The Marquee, Halifax NS

August 11

Even if their last few albums haven't quite been up to scratch, they've got a back catalogue to delve into that most other bands fantasise about. And that's exactly what they did on this, their second night in Halifax. It was a rollicking two-hour trip through all the facets of rock music, culminating in a perfect version of "Baba O'Reilly" for an encore. Just amazing. –Michael Edwards


Matthew Herbert

Mutek @ SAT, Montreal QC

Montreal's Mutek Festival proved to be an ideal setting for sampler-wiz cum conductor Herbert, vocalist Dani Siciliano, and keyboardist Phil Parnell to strut their stuff. Herbert demonstrated live just how easy it can be to construct beats via sampling new sound sources (in this case, tapping mics and snap crackle ‘n popping plastic), Dani sang like an angel, and the audience swallowed each second whole. –Denise Benson


Kristin Hersh

Horseshoe, Toronto

June 25

Kristin Hersh's voice seemed especially raw and visceral in a night of heavy, intense songs. But Hersh constantly dispelled the intensity with her hilarious anecdotes about married life and living on the West Coast. One of the few performers who can shake the walls with an acoustic guitar and not become all sweet and folksy. –Vinita Ramani


Le Tigre

Lee's Palace, Toronto ON

August 21

Exhilarating: equal parts art class, disco throw-down, punk rock party, political rally, and schoolyard skipping rope session, not to mention Kathleen Hanna's first Canadian appearance. –Michael Barclay


Quiet Riot

Ingy Pub, Victoria BC

April 28

Finally getting to see my grade one heroes up close and intimate (very: this is a hotel) was unforgettable. –Greg Pratt


Spiritualized

Spectrum, Montreal QC

October 27

Two and a half hours of a full audio assault from Mr. Spaceman & Co. Short of bringing along the orchestra, this was about as big a sound he could possibly reproduce live. Layers of guitar, deep bass, percussion, noise, and a fantastic brass section made this a religious experience that was hard to mentally recover from. Truly amazing. –Rob Bolton


Stereolab

Commodore Ballroom, Vancouver BC

Oct 25

The Groop electrified the material from Sound-Dust, hit on some classic material, and created swirling musical mayhem that was unforgettable but all too brief. –Marc Roy


Joe Strummer and the Mescaleros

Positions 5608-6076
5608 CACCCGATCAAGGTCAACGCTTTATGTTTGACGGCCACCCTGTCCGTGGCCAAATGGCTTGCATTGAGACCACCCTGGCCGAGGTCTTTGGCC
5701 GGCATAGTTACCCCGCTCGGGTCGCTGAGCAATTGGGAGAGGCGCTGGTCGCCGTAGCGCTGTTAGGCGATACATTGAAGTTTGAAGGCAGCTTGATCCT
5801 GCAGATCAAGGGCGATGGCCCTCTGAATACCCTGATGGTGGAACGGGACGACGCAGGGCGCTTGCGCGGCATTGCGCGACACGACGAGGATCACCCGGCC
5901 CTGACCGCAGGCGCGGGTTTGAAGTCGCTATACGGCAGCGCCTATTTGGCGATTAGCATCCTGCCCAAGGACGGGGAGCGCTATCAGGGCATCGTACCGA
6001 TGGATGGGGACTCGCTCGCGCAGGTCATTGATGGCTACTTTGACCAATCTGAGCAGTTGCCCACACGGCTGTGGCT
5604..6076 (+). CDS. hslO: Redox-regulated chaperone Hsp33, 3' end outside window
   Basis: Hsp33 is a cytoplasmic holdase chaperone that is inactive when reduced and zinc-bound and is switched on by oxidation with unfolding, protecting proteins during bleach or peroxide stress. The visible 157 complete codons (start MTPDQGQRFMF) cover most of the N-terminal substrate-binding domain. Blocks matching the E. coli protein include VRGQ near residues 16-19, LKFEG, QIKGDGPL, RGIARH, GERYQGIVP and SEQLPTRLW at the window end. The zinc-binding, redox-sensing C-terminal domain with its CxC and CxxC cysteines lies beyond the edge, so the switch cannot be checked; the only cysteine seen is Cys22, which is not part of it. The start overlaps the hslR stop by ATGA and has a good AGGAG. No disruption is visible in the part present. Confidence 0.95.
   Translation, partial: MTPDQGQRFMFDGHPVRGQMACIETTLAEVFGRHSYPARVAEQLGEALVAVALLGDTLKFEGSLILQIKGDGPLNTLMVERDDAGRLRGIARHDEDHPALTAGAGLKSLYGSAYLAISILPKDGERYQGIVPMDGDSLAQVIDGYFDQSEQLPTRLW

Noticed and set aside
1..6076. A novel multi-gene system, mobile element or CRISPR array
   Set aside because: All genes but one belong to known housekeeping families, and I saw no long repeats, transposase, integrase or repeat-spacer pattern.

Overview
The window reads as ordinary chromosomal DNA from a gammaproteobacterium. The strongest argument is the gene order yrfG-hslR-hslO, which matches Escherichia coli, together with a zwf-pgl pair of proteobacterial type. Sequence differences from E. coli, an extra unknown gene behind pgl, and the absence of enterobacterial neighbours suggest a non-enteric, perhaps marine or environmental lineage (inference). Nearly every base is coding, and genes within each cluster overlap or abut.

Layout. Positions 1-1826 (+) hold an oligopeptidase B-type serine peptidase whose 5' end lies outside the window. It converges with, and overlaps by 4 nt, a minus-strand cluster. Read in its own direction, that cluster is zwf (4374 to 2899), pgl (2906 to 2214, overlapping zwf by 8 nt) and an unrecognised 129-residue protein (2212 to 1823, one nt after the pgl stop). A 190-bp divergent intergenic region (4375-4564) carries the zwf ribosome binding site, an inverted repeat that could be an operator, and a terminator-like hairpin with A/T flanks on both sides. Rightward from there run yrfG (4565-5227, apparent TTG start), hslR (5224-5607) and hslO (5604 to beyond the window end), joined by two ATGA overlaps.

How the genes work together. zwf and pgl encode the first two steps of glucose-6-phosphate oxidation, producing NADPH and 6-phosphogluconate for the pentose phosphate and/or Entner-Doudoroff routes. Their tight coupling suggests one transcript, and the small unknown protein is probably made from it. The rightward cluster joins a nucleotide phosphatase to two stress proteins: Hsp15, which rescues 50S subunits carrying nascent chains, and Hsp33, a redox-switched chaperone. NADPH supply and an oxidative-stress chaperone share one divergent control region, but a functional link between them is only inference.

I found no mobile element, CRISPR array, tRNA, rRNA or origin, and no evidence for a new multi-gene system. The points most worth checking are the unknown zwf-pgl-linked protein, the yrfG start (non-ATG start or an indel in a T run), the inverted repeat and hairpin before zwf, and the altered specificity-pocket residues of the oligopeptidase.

Irving Plaza, New York NY

October 10

With stars and stripes draping a packed house full of reverence for one of punk's main men, whose genuine vitality fuelled his blend of Clash classics and new stuff — the contagious feeling of defiant positivity and unity couldn't help but catch. Amazing. –Lorraine Carpenter


Tool/King Crimson

Wiltern Theater, Los Angeles CA

August 13 & 14

A historic double bill where Tool, the prodigal sons, merged with their forefathers onstage in a beautiful 2200-seat art deco theatre to create a psychiatric experience that was directed by someone like David Lean or Stanley Kubrick and projected in Area 51. Tool were at their absolute peak, and as a result should probably retire as it will be impossible to reach that level of a mindfuck again. Art heals. Oh, and American audiences are far more rabid and crazy than Canadians could ever be. –Roman Sokal


Steve Wynn

Horseshoe, Toronto ON

October 11

This visit to the Toronto faithful was in support of his best-received solo record to date — the luscious, double-disc "Here Come The Miracles — and to showcase his seminal Dream Syndicate masterpiece, The Days Of Wine & Roses, in its entirety. From the first set profiling the new album, riddled with hooks and noisy attitude, to the thrill of the second set's faithful reproduction of this landmark album which, ahead of its time in '82, seemed right on schedule in '01. The attitude; garage-grade energy; savage, squalling guitars and Wynn's Reed-like, infectious vocals — everything was perfect. -Eric Thom